Wild Human Things
Someone has asked us all this question at some point.
Some out of curiosity, some out of repulsion, some out of amazement. Why? Why are you hiking from Mexico to Canada? Why are you putting your life on hold? Why do you want to live like this for four to six months? Why are you being so selfish?
Like many other hikers and people who have chosen a nomadic lifestyle, whether permanent or temporary, my answer is multilayered and my story has many beginnings.
In a way, it began when I was six and a group of thru-hikers came to talk to my school about the PCT.
In a way, it began when I discovered the minimalist movement while attending the University of Puget Sound as a freshman.
It really started to take shape when I discovered Cheryl Strayed’s Wild about six and a half years ago, when I was twenty-two, heartbroken, disillusioned, feeling like a failure, and like so many of my generation fresh out of college, lost and lost and oh so very lost.
Of course, it’s become a cliché at this point: Wild ushered in a new generation of thru-hikers. The reason why I include it in my story is that I found it completely by accident with no frame of reference. I felt like Harry Potter walking into Olivander’s, where the wand chooses the wizard. It’s corny, I know, but it’s the truth.
It could have just been a crazy coincidence, but on a chilly night in Portland, OR, I found myself walking in a sort of trance to Powell’s City of Books, a failed relationship and a failed internship echoing in my head, like coyotes yipping in the middle of the night. I found myself staring at the store’s best-seller list: the first, a book of poetry, the second, Wild. My eyes kept flitting back to the image of the brown Raichle boot with red laces, and like a movie, time seemed to slow and the book seemed to be calling out to me. It may as well have flown off the shelf and cracked me on the head.
Here, stupid: read this.
So, okay, I read the book like so many others. So what? Why did I quit my job? Why did I research gear for hours, and hours, and hours on YouTube? Why did I find solace in films like As It Happens and Only the Essentials? Why did I put on a backpack and take my first steps down the slope away from the Mexican border? Why did I come back after failing a thru hike attempt in 2019?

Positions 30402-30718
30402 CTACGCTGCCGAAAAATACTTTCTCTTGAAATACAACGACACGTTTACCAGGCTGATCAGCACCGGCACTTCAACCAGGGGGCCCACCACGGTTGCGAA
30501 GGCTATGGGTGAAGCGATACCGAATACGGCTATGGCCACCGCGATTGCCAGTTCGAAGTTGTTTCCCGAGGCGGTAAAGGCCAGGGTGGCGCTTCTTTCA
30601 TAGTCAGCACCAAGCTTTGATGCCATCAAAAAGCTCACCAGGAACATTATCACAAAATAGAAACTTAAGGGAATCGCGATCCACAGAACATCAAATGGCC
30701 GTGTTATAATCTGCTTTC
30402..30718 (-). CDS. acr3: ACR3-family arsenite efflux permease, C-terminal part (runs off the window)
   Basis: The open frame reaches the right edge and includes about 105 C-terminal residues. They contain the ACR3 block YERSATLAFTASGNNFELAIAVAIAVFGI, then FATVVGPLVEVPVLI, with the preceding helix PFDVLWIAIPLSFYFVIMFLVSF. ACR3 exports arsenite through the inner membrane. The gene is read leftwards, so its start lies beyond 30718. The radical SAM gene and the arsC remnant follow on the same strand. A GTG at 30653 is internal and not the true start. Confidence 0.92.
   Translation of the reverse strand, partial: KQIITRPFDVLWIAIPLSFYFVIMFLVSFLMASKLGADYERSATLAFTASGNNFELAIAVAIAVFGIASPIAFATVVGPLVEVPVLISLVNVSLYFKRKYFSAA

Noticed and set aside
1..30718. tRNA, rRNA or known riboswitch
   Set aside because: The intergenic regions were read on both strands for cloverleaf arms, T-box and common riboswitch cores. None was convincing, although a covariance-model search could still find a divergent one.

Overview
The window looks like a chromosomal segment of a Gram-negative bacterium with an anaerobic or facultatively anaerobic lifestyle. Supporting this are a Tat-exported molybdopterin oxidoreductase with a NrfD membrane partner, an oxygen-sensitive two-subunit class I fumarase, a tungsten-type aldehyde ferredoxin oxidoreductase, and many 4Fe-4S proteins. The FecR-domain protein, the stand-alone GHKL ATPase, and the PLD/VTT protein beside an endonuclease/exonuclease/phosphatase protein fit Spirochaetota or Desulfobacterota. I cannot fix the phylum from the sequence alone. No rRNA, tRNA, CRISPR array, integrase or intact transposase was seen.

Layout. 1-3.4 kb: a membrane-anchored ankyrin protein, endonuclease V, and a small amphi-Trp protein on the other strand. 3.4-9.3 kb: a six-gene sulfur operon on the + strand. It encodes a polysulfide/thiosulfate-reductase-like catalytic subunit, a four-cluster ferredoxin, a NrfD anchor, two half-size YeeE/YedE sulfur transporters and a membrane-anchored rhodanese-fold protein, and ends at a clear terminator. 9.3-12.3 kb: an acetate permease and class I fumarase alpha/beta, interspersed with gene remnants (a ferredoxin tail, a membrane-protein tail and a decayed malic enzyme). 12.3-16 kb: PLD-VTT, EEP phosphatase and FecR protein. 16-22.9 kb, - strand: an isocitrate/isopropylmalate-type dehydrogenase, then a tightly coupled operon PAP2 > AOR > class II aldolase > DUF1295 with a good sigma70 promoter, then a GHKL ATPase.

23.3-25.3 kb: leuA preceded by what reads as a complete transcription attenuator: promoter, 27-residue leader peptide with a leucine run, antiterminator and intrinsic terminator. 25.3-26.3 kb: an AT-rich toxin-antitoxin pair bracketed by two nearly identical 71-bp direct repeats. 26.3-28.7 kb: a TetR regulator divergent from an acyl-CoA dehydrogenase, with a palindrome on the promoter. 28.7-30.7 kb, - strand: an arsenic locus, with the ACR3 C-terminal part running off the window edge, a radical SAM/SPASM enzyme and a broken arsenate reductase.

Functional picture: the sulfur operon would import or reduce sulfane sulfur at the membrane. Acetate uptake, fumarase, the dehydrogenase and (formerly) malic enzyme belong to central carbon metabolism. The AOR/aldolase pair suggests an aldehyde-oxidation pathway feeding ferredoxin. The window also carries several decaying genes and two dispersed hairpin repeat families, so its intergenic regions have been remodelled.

Why did I actually want to make this happen?
It wasn’t so much ‘why?’ as ‘why not?’
I couldn’t understand why anyone would choose not to leave their lives behind and start over. As the years went by after reading Wild, I found myself becoming more and more bitter and cynical towards the lives I saw people, and myself, living. A life of mass consumption. A life of climbing ladders. A life where people with bank accounts resembling phone numbers would scream at the owner of a pizza shop because an old arcade game ate their daughter’s quarter (true story). A life where enough was never enough. A life of hustle culture. A life of grinding. A life that wears you down, like the eraser on a number 2 pencil, until you’re scraping at mistakes with a jagged metal edge.
I found myself becoming burnt out after five years of working in retail and food service. I was unable to stay silent while customer after customer slew insult after insult at myself, coworkers, and at times, other customers. I was losing faith in the goodness of people. I was unhappy despite living in privileged circumstances. I hated that I was allowing myself to live a life that I felt was not my own. I hated that so many others I knew felt the same.
It was the language of the hiking community, long after the last pages of Wild, that brought me out here. It was feeling like I was connecting with people I’d never met before, while feeling disconnected from friends and family who had known me my entire life. It was the way they spoke with passion in their voices and tears in their chest and brightness in their eyes, about freedom and choices and becoming better versions of themselves. It was enough to know that there was a trail that you could walk for days and weeks and months and know that you were always walking toward somewhere better than here. It was enough to know that they were out there and that it was possible.
I am here because this is where I have felt the most at peace with myself.
I can cry without judgement. I can curse without resentment. I can smile without guilt. I can connect with people who believe what I believe. People who have made the same sacrifices I have, some more so than myself. At the end of three weeks I have found enough kindness to fill my pack and a hiker box in every town. I have heard people share their own stories of wanderlust and disillusionment, disappointment and regret, adventure and dreams. I have heard nurses share their stories of working in the ICU for the past year and how, finally, they have space to breathe. I’ve heard from lawyers who couldn’t take the seventy-hour weeks anymore. I’ve heard from other retail workers who did not have the luxury of working from home this past year. People who did not get a break.
I am here because there are those who cannot be here, whether by choice or circumstance. I am here to learn to be a better person. I am here for the mountains and the desert and the rivers and the trees. I am here for the pain and the pleasure. I am here because I choose to be here. I am here to grow. I am here to become stronger. I am here for kindness. I am here for the people. I am here for myself. I am here because I can’t help but wonder what Strayed didn’t see: the things that wait for us beyond the Bridge of the Gods.
But really, I am here because I’ve yet to find a book with a better story that might turn my life inside out, empty all my pockets of shiny little nothings, and fill it up with dirt, sweat, blood, and other wild, human things.
“If I have to fall on my head
every night of the week,
it’s gonna be my fault
and no one else.”
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